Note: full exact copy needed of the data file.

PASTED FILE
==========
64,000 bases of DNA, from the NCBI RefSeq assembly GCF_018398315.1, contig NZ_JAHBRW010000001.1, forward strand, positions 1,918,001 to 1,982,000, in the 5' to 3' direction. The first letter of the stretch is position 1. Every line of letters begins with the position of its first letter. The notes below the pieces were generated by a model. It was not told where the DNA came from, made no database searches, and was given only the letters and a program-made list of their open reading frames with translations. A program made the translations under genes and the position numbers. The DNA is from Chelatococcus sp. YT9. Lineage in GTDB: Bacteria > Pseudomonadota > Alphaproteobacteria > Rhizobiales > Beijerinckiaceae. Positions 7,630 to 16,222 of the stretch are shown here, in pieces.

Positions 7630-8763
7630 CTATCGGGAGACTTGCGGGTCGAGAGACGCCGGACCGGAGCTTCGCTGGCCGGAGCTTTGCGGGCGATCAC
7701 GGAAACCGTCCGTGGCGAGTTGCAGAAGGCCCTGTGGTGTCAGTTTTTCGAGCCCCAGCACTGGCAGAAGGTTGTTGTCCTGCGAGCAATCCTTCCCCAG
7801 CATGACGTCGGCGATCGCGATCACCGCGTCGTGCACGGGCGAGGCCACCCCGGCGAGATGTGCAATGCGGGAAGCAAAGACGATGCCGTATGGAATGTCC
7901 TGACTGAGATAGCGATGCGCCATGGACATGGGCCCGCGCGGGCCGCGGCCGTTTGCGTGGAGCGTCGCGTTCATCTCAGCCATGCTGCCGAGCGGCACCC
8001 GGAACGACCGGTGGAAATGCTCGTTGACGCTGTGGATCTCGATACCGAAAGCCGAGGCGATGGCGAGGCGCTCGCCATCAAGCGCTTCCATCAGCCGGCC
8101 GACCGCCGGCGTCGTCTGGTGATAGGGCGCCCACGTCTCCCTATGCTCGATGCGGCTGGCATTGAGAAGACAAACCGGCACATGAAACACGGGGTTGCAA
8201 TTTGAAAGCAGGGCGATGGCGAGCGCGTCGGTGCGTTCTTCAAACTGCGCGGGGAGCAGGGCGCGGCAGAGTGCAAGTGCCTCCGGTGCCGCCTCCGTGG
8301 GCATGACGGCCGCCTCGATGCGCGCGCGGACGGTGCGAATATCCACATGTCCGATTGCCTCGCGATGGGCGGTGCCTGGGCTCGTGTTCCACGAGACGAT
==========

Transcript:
64,000 bases of DNA, from the NCBI RefSeq assembly GCF_018398315.1, contig NZ_JAHBRW010000001.1, forward strand, positions 1,918,001 to 1,982,000, in the 5' to 3' direction. The first letter of the stretch is position 1. Every line of letters begins with the position of its first letter. The notes below the pieces were generated by a model. It was not told where the DNA came from, made no database searches, and was given only the letters and a program-made list of their open reading frames with translations. A program made the translations under genes and the position numbers. The DNA is from Chelatococcus sp. YT9. Lineage in GTDB: Bacteria > Pseudomonadota > Alphaproteobacteria > Rhizobiales > Beijerinckiaceae. Positions 7,630 to 16,222 of the stretch are shown here, in pieces.

Positions 7630-8763
7630 CTATCGGGAGACTTGCGGGTCGAGAGACGCCGGACCGGAGCTTCGCTGGCCGGAGCTTTGCGGGCGATCAC
7701 GGAAACCGTCCGTGGCGAGTTGCAGAAGGCCCTGTGGTGTCAGTTTTTCGAGCCCCAGCACTGGCAGAAGGTTGTTGTCCTGCGAGCAATCCTTCCCCAG
7801 CATGACGTCGGCGATCGCGATCACCGCGTCGTGCACGGGCGAGGCCACCCCGGCGAGATGTGCAATGCGGGAAGCAAAGACGATGCCGTATGGAATGTCC
7901 TGACTGAGATAGCGATGCGCCATGGACATGGGCCCGCGCGGGCCGCGGCCGTTTGCGTGGAGCGTCGCGTTCATCTCAGCCATGCTGCCGAGCGGCACCC
8001 GGAACGACCGGTGGAAATGCTCGTTGACGCTGTGGATCTCGATACCGAAAGCCGAGGCGATGGCGAGGCGCTCGCCATCAAGCGCTTCCATCAGCCGGCC
8101 GACCGCCGGCGTCGTCTGGTGATAGGGCGCCCACGTCTCCCTATGCTCGATGCGGCTGGCATTGAGAAGACAAACCGGCACATGAAACACGGGGTTGCAA
8201 TTTGAAAGCAGGGCGATGGCGAGCGCGTCGGTGCGTTCTTCAAACTGCGCGGGGAGCAGGGCGCGGCAGAGTGCAAGTGCCTCCGGTGCCGCCTCCGTGG
8301 GCATGACGGCCGCCTCGATGCGCGCGCGGACGGTGCGAATATCCACATGTCCGATTGCCTCGCGATGGGCGGTGCCTGGGCTCGTGTTCCACGAGACGAT